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Why the WRC's unorthodox Monza ending was a necessary one
The Monza Rally was an unusual way to end an unusual WRC season, and while far from ideal, without it the series could have faced serious ramifications. To persuade stakeholders to commit to an uncertain future, Monza was an important showcase…
Over the years, the Monza Rally Show has brought colour to the close season when our thoughts are usually preoccupied by the dark, wet trudge through winter. It has also provided a kind of Race of Champions vibe, bringing stars from different disciplines together – not least the allure of those other-worldly types who race in MotoGP.
Monza without the megawatt star power of Valentino Rossi, without crowds and with little more than a grim determination to draw a line under 2020 was rather different. The sight of WRC cars endlessly pootling around the same muddy stage was unedifying at best. But be in no doubt that this was arguably the WRC's most important event for decades.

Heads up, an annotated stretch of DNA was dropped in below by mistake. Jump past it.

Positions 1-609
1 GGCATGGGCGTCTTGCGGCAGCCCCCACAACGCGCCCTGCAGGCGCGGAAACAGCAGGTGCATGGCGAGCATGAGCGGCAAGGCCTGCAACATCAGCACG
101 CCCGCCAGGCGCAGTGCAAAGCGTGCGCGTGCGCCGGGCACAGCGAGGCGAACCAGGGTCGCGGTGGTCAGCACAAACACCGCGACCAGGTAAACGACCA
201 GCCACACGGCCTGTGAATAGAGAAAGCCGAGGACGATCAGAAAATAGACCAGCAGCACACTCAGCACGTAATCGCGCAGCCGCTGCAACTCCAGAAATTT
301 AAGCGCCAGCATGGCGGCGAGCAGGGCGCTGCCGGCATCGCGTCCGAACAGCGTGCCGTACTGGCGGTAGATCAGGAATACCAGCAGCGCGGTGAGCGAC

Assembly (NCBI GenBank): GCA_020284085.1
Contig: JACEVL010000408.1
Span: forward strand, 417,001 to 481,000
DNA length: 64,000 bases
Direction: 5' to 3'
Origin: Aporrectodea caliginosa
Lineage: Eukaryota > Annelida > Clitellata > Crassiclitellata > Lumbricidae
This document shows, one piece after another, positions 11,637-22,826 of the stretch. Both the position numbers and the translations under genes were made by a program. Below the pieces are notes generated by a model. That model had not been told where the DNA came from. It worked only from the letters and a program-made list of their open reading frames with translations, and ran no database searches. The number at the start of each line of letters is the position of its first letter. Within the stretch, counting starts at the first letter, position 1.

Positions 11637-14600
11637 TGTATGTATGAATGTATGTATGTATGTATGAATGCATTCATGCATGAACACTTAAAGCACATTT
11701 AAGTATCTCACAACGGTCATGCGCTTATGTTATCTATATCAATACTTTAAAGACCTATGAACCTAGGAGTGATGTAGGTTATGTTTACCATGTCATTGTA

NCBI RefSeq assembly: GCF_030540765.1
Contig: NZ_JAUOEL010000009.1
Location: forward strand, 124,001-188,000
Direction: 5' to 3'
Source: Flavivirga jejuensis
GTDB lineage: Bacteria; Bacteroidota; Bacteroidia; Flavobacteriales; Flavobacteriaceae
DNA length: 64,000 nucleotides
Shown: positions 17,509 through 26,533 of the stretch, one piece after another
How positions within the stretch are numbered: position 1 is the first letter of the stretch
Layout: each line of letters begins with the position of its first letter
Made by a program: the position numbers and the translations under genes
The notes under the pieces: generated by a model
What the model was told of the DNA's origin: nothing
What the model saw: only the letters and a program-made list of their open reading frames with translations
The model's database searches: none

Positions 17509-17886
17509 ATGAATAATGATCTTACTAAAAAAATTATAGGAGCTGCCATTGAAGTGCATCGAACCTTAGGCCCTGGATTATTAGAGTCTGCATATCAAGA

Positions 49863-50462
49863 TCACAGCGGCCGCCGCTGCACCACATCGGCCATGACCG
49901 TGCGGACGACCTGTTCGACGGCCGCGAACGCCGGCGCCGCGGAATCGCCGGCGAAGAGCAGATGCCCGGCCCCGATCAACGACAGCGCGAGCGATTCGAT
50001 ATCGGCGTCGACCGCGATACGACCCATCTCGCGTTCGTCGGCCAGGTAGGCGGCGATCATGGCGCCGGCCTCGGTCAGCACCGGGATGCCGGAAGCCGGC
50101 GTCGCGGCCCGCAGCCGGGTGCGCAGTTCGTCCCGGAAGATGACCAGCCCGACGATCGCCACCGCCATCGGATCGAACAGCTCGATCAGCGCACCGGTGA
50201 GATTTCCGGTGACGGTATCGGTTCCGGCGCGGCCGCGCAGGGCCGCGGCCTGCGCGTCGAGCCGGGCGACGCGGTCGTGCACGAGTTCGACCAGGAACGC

Hyundai Motorsport boss Andrea Adamo was vocal in his criticism of his team's tyre choices on Rally Croatia and declared that he "had better move my ass and solve it". Doing so will be vital to getting Hyundai's 2021 WRC title hopes back on track, but finding the root of the problem won't be the work of a moment
Sebastien Ogier was already in an incredibly tight fight at Rally Croatia before a surprise collision with public road traffic at the start of the final day. But the defending champion held his nerve to take a narrow victory and create further World Rally Championship history
With all three major manufacturers committing to the World Rally Championship’s hybrid era from 2022, the future of the series is assured for now, but it could lead to trickier twists and turns further down the road
Ott Tanak made up for a disastrous Monte Carlo Rally by leading all the way on the snow-kissed stages of the Arctic Rally Finland and in the process hit back at an event Toyota had been expected to dominate…
With Rally GB dropping off the World Rally Championship calendar for the second year in a row, one of Britain's best-attended sporting events faces an uncertain future. It's an unfortunate situation that points to troubling times ahead
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The early setbacks that shaped the WRC's greatest driver Loeb